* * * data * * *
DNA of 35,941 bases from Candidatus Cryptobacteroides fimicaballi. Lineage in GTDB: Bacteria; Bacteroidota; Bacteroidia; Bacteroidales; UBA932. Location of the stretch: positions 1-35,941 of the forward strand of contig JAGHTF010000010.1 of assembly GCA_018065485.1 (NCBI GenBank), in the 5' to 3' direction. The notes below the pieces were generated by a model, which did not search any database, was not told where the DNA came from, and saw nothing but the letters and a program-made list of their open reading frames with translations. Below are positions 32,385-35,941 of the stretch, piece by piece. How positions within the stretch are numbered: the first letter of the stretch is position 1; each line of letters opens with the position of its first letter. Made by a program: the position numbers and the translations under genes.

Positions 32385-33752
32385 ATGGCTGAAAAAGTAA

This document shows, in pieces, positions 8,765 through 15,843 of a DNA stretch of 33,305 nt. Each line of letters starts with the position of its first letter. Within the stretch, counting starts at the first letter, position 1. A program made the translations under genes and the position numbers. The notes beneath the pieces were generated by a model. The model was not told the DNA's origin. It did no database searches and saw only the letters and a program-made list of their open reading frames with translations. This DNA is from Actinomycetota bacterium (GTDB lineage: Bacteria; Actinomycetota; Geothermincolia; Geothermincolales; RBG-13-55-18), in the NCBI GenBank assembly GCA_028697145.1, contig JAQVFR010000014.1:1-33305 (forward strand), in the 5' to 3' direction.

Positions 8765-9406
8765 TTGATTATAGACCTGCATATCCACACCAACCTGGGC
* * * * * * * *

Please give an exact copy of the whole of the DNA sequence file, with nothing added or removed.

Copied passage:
DNA of 35,941 bases from Candidatus Cryptobacteroides fimicaballi. Lineage in GTDB: Bacteria; Bacteroidota; Bacteroidia; Bacteroidales; UBA932. Location of the stretch: positions 1-35,941 of the forward strand of contig JAGHTF010000010.1 of assembly GCA_018065485.1 (NCBI GenBank), in the 5' to 3' direction. The notes below the pieces were generated by a model, which did not search any database, was not told where the DNA came from, and saw nothing but the letters and a program-made list of their open reading frames with translations. Below are positions 32,385-35,941 of the stretch, piece by piece. How positions within the stretch are numbered: the first letter of the stretch is position 1; each line of letters opens with the position of its first letter. Made by a program: the position numbers and the translations under genes.

Positions 32385-33752
32385 ATGGCTGAAAAAGTAA

This document shows, in pieces, positions 8,765 through 15,843 of a DNA stretch of 33,305 nt. Each line of letters starts with the position of its first letter. Within the stretch, counting starts at the first letter, position 1. A program made the translations under genes and the position numbers. The notes beneath the pieces were generated by a model. The model was not told the DNA's origin. It did no database searches and saw only the letters and a program-made list of their open reading frames with translations. This DNA is from Actinomycetota bacterium (GTDB lineage: Bacteria; Actinomycetota; Geothermincolia; Geothermincolales; RBG-13-55-18), in the NCBI GenBank assembly GCA_028697145.1, contig JAQVFR010000014.1:1-33305 (forward strand), in the 5' to 3' direction.

Positions 8765-9406
8765 TTGATTATAGACCTGCATATCCACACCAACCTGGGC